Rebecca and I just returned from about 7 weeks in Uganda where our oldest daughter Rachel, her husband Daniel and a pending adoptive grandchild are living and working as missionaries. Daniel is a veterinarian, a graduate of Oregon State, and he sets up small business enterprises where Ugandans in isolated communities can raise turkeys, goats and rabbits not only to augment their own diets but also to generate some income. There are several places in Uganda where he has ‘start-ups’ so there is a bit of travel for him to keep the process in motion. Each of these locations is connected to a local church work so Dr. Daniel’s work creates a bridge between destitute and marginalized widows and families and the message of Good News.

While we were there I was able to go directly to three of the sites where he has gotten things in motion. Each one of the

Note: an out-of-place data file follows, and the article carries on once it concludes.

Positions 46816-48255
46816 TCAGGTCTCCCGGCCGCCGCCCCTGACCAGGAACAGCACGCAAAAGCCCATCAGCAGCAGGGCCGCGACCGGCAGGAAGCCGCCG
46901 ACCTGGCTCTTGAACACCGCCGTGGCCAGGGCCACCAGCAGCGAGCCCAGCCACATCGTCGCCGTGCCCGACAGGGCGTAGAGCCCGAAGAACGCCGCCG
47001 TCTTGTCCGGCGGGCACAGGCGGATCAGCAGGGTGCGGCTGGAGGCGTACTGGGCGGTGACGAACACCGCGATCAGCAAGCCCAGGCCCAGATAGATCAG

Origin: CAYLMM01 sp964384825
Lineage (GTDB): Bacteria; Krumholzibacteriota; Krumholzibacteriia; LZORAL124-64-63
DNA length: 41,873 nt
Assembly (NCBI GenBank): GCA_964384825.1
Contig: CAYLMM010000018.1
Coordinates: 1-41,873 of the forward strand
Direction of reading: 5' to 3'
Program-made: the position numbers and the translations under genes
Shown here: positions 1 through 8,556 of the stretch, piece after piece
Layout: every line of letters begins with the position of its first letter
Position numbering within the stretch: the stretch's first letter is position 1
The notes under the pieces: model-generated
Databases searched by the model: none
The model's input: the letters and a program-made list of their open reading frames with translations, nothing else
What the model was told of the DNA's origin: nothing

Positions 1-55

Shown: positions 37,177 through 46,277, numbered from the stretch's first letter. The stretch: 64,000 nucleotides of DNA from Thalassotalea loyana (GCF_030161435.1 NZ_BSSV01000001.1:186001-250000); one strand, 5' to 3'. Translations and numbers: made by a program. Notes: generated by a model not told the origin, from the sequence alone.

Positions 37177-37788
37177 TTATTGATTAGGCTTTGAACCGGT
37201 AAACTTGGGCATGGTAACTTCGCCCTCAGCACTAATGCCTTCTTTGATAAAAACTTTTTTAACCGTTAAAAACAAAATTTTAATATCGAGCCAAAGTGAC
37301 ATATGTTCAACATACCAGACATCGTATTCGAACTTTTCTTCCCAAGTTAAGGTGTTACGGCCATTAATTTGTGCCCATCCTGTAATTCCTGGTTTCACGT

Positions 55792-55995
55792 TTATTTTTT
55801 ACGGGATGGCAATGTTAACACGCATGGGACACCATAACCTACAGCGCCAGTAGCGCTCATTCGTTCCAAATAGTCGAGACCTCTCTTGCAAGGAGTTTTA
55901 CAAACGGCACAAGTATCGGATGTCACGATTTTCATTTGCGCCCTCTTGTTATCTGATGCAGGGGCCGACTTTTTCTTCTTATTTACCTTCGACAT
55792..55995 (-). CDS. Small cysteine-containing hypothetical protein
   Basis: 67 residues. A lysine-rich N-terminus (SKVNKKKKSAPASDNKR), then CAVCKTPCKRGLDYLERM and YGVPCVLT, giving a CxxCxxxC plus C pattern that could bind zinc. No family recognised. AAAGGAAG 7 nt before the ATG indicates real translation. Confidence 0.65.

A rooster for a gift

visits was moving and humbling. At one location the widow we visited was so grateful for our visit, words of encouragement and prayer that she gave me a Rooster. I can afford more roosters than she could imagine but the gift was graciously accepted. At another site (about 18 hours of driving away) we visited displaced forest pygmies who have been driven onto marginal lands, and without resources and support. Large portions of Africa are being depopulated and left as animal preserves because of international effort to create wildlife sanctuaries. National governments are financially rewarded for this but nothing trickles down to blunt the effects of displacement on those evicted without compensation, from lands that they lived on out of recorded history. The Pastor of the local Baptist church in this area which is just north of the Rwandan border and Daniel have partnered to identify open land (Pastor George’s task) and establish a protein and income source for these impoverished and neglected people (Dr. Daniel’s task).  The tribe they work with are the Batwa and they are an unreached people group with animistic beliefs. They are now building interdependence with the local church.